Monday, November 28, 2016

World's highest density of industrial robots

As shown in the graphic to the left (click for a full size version) South Korea as of 2014 had the highest density of industrial robots in the world, and by quite a margin over second place Japan.  Other data from the IFR World Robotics surveys makes it clear that, on a global basis, the automotive and electronics industries drive most of the use of industrial robots.  I expect that more recent data will show Korea continuing in the lead.  What is even more interesting to me, for the subject of a later post, is where Korea stands in world rankings on the density of service robots.

Saturday, November 19, 2016

ITU Telecom World 2016

If you happen to be a regular or semi-regular reader of this blog, you're probably wondering where I've been over the past weeks.  Although there is neither time nor space to go into all the details, most recently I flew to Bangkok to attend the first several days of the ITU Telecom World 2016 conference.
To be more specific, I attended the conference for two main reasons.  One was to attend the ITU Secretary General's Academia Consultation meeting last Sunday, prior to the opening of ITU Telecom World 2016 on Monday.  The second was to meet with colleagues in an expert group who are writing a book focused on the impact that information and communications technologies might have on achievement of the sustainable development goals (SDGs).
The ITU has a long history, being founded in Paris in 1865 as the International Telegraph Union. In 1947, the year I was born, it became a specialized agency of the United Nations.   The digital network revolution that occurred in ensuing decades had profound implications for the future of the ITU.   Until recent years it dealt primarily with UN member states and telecommunications corporations.  The current effort to network with educational and academic organizations is a natural response to the global impact of digital telecommunications technologies.  I'll have more to say on this topic in future posts.  What I can tell you now is that the ITU is on the right track in reaching out to engage and network with the world of academia and education.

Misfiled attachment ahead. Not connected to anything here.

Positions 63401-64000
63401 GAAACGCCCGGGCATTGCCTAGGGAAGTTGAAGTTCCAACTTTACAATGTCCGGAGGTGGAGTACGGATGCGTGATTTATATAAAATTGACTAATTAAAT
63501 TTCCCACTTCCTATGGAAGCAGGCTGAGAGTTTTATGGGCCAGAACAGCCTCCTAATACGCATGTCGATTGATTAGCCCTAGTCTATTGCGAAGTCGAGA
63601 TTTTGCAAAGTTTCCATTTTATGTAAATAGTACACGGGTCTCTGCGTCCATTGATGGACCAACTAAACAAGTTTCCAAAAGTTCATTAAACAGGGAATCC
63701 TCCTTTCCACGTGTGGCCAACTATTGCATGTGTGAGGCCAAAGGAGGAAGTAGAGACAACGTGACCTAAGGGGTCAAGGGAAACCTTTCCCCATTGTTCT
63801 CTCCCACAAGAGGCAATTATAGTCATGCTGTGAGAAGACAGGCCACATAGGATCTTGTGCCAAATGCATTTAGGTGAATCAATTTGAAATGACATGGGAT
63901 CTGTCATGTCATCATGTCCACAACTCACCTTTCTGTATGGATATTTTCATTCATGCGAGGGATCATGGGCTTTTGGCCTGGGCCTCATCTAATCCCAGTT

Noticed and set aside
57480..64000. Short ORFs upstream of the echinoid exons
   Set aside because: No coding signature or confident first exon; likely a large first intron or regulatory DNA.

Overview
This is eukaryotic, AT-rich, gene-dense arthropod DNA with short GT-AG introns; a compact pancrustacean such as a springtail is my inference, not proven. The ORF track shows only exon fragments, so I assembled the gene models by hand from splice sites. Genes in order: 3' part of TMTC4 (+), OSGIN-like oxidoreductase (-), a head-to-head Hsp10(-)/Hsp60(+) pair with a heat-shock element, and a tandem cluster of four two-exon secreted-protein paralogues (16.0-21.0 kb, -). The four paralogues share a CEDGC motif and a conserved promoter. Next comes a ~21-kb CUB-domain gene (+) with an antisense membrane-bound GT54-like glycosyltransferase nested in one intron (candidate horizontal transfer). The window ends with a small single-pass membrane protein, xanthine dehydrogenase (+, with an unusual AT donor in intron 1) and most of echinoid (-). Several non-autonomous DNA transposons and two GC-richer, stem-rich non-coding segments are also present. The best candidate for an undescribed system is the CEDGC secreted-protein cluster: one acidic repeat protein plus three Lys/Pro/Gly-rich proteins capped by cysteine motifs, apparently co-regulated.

Friday, October 14, 2016

ICT hardware exports: the ups and downs

Observers of Korea's ICT-driven economy have long noted a fundamental problem:  the nation's over reliance on the manufacture and export of hardware, rather than software and services.   For a year now, growth in Korea's ICT exports has been falling, and as reported today by The Korea Joongang Daily, the problems with Samsung's Galaxy Note 7 phone have only exacerbated the problem.  As reported in the article,"Exports of information and communications technology (ICT) fell for the 12th consecutive month as cellphones and televisions remained weak in foreign markets. ICT exports declined 8.5 percent year-on-year in September to $14.5 billion, the Ministry of Trade, Industry and Energy said Thursday. After posting a year-on-year decline of 1.6 percent last October, exports have continued a downward slide. Exports of cellphones fell 33.9 percent year-on-year to $1.87 billion, and those of semiconductor products fell 2.6 percent.
The ministry cited mid-priced smartphones produced by Chinese manufacturers, as well as the failure of the Galaxy Note7, as the biggest factors in the collapse of cellphone exports."

Wednesday, October 12, 2016

More on the Galaxy Note 7 problems

The announcement that Samsung will stop production of the Galaxy Note 7, only a few months after its introduction, has many observers speculating on how this will affect the company's overall reputation and business.   Statista has published two charts that help put the matter in context.   The first (click on the graphic for a full-size version) depicts the size and scope of Samsung Electronics business.
The second chart provides a timeline of how the problem unfolded.

Monday, October 10, 2016

Samsung halts production of Note 7

The New York Times and no doubt most other international media have just reported that Samsung has halted production of its Galaxy Note 7 smartphone due to battery-related problems that persist even after the company had recalled and replaced those devices that were prone to smoke or catch fire.  The good news is that Samsung has acted appropriately in response to a consumer-safety issue.  However, there are many more questions raised by this episode in its competition with Apple and Chinese manufacturers of smartphones for leadership and a share of the global market for smart handheld computing devices.  More on this topic in future posts.